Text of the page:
The clerk whipped out his own handgun and scared off Carey, who ran out the front door.
About 40 minutes later, the would-be robber came back to the store as Alhazmi dealt with a customer.
This time, Carey walked in with his gun drawn and immediately pointed it at the clerk, who ran back and forth behind the counter avoiding the barrel of the firearm, the video shows.
As the customer is seen slowly walking away from the chaos and Carey dashes toward the door, Alhazmi fires a shot from behind his back – hitting the attempted robber in the head.
It sounds like Alzhami possessed the gun not because he wanted to commit a crime, but because he wanted to protect himself from armed criminals. We don’t know why Alzhami didn’t have a carry license or a premises permit, or even if he’d attempted to apply for either, but we do know that obtaining a permit is still incredibly difficult in New York City even after the Bruen decision. Earlier this year the NYC-based news site The City reported that the NYPD Licensing Bureau is actually approving fewer permits post-Bruen than it did before the Supreme Court decision striking down the “may-issue” laws in the state.
In 2021, the NYPD — which vets firearm permits — received 4,663 applications and approved 2,591 of them, about 56%, all under the stricter “proper cause” standard the Supreme Court struck down last year. That standard required gun owners in New York to show “proper cause” in order to receive a permit to carry a weapon, but the court said licenses should be granted by default unless there was a specific reason to deny an applicant.
In 2022, the NYPD saw an increased number of new applications — 7,260 — but approved just 1,550, or 21%, even though applications filed in the second half of that year no longer had to meet the “proper cause” standard where applicants had to make an affirmative case for why they needed a license.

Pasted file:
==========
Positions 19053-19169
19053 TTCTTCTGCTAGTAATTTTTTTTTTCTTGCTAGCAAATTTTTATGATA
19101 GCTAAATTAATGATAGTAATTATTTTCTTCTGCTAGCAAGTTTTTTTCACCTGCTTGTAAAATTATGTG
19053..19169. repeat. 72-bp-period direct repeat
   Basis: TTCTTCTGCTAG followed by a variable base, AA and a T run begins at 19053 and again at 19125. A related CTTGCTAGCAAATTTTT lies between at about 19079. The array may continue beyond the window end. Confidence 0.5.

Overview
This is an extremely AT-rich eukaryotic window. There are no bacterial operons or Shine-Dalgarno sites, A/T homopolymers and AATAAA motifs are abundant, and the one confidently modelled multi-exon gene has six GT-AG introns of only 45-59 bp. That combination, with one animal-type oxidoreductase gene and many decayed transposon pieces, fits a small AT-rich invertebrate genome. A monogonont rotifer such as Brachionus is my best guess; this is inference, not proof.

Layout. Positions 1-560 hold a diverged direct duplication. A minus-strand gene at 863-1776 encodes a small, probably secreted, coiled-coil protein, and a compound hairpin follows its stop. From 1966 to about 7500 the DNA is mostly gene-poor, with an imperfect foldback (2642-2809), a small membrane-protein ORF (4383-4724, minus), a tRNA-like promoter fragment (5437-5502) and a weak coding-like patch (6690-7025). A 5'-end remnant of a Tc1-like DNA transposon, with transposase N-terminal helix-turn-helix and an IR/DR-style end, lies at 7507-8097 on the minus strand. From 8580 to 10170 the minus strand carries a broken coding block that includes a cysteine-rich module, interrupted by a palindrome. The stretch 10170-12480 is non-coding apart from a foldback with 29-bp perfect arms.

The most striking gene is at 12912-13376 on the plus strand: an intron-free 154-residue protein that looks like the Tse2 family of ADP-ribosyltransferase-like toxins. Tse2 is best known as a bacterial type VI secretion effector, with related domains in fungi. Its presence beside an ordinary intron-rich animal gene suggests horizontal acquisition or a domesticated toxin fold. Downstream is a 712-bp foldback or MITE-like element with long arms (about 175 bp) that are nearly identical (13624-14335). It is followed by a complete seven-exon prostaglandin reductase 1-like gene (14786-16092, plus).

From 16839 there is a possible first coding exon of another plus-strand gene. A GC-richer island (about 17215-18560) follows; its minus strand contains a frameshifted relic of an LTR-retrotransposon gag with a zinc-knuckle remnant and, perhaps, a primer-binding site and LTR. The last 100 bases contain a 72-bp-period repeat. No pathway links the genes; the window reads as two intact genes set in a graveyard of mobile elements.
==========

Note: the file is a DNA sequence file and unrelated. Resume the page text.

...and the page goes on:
In the six months after the high court’s ruling in New York State Rifle vs. Bruen, from June 24, 2022 to Dec. 31, 2022, the NYPD saw a surge in new gun permit applications, from just over 2,000 in the same period a year earlier to nearly 5,000. So far, the department has approved 503 of those, or just above 10%, despite its guidelines and state law requiring applications to be decided upon within six months.
Relatively few applications have been flat-out denied — just 16 in 2022, including two for applications submitted after the June 23 Supreme Court ruling, meaning the approval rates still could change as the NYPD completes additional, and now overdue, investigations.
If the city’s licensing laws are preventing most folks from lawfully carrying or keeping a gun, some of those individuals are going to break the law under the “better to be judged by twelve than carried by six” theory. They’re not keeping or bearing arms because they’re engaged in a life of crime. They simply can’t lawfully exercise their Second Amendment rights because of the barriers the city and state have erected.
I hope that Judge Rivera’s dissent is a “harbinger” of a future decision that concludes simple possession does not imply intent to commit a violent criminal act. It’s not just Bruen that demands that outcome, but common sense as well.